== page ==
As many New Yorkers look to enhance their physiques in time for summer, a local high school is offering the community a chance to pump iron at its brand new gymnasium.
Franklin K. Lane High School in Woodhaven will hold a grand opening on Saturday, March 3rd, for residents to try out its new health center, equipped with state-of-the-art machinery.
Franklin K. Lane students, who came back to their first day of school last Thursday for the spring semester, will be able to use the equipment at the Fit For Life Center, as part of a program aimed to educate students, staff and residents about the importance of their health and well being.
“We want to get the community involved with the school,” said Paul Pedota, principal of the high school. “This is an excellent opportunity.”
In addition to the high school’s weight room, the health center was designed to provide students with an understanding of applying fitness to their everyday life, said Jim Curcio, assistant principal of physical education.
The center, which will be open to the community every Saturday from 9 a.m. to noon, was funded through grant money from the city’s Board of Education for the Fit For Life Program, which is in its second year at the high school.
Extra funds from the $50,000 grant were used to secure a new scoreboard in the basketball court and a rubber-matted floor in the weight room.
As part of the program, the high school will be offering two courses that will show students how to properly work out with the cardio-vascular, endurance and strength training equipment.
The center was opened last week for staff, who utilized the equipment, which includes treadmills, bikes and other equipment made by top-of-the-line manufacturers. For more information on the center, the school can be reached at 647-2100.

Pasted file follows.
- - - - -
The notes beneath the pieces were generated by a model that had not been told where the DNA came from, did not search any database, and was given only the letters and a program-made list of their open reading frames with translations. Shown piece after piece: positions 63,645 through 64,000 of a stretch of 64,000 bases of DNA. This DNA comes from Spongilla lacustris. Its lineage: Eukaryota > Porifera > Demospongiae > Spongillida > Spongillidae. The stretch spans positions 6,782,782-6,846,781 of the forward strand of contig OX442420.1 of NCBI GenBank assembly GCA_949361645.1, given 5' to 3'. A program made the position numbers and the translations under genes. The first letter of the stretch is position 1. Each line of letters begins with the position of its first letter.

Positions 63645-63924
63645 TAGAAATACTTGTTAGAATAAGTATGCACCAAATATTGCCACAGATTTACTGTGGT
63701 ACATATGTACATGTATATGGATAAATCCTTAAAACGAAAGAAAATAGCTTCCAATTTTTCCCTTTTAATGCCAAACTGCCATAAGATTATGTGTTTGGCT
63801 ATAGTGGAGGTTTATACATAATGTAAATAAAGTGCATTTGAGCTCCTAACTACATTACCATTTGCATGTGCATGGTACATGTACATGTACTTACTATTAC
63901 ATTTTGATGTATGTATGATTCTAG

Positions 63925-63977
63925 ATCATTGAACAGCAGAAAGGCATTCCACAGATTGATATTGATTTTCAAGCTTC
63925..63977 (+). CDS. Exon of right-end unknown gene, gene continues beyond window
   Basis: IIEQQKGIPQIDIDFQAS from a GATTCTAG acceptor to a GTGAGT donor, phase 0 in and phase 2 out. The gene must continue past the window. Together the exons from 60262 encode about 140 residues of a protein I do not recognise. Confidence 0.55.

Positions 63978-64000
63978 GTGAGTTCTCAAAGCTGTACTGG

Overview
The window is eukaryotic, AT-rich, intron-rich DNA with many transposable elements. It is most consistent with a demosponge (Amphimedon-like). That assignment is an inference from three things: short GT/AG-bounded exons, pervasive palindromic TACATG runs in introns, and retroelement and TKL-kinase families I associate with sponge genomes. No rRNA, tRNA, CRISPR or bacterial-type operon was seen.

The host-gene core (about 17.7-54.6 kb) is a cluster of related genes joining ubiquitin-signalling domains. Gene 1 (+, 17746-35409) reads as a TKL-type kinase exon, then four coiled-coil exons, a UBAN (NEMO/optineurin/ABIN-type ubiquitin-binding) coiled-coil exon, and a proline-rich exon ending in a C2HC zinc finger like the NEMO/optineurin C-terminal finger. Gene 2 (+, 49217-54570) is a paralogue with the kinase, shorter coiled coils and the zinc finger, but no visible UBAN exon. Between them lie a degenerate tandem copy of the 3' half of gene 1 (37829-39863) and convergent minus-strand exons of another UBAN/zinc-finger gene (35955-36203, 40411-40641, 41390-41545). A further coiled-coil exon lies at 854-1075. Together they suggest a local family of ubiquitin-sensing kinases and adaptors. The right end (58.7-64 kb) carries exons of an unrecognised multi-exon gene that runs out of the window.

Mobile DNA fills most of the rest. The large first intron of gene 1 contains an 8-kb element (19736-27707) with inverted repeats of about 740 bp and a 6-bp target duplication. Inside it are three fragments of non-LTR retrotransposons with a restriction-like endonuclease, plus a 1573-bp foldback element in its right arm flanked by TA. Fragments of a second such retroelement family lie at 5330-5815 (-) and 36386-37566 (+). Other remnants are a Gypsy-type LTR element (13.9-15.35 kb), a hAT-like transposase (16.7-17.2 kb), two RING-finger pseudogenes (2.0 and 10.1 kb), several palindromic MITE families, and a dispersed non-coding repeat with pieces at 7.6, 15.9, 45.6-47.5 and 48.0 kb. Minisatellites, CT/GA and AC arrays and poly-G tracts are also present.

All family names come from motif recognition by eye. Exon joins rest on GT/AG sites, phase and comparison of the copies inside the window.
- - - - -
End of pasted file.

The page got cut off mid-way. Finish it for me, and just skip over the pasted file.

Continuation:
In addition to the health center, the high school recently obtained a defibrillator through a grant from Senator Serphin Maltese to prevent a future death resulting from cardiac arrest.
“We’re the first high school in the city to have a defibrillator,” Pedota said. “We’re very fortunate to have one.”
Three years ago, a security guard, who was in his 20s and had a heart condition, went into cardiac arrest while he was patrolling the building.
After repeated calls, it took the first ambulance 20 minutes to arrive. But the paramedics did not have a defibrillator. A second ambulance arrived later. But he died before he could be taken to the hosipital.
The response time for the ambulance to arrive and help the patient was beyond the time needed to save his life.
Now, the high school has three members on its staff—a doctor, a police officer and an administrator—trained to use it to save people with heart problems.
With a student population of more than 3,000 and a staff of 200, the chance of another person going into cardiac arrest is a real possibility, school officials said.
Norman Cohn, the school’s assistant principal of the science department who is authorized to use the defibrillator, said if school officials had a defibrillator before the incident happened with the security guard, they could have saved his life.
“I hope I never have to use it,” said Cohn, who is a certified paramedic and is certified as an instructor for its use. “But if we can save a life, it’ll be great.”
Pedota thanked the community, Maria Thomson, executive director of the Greater Woodhaven Development Corporation and Medtronic Physio-Control Corporation for helping to provide the $3,500 defibrillator.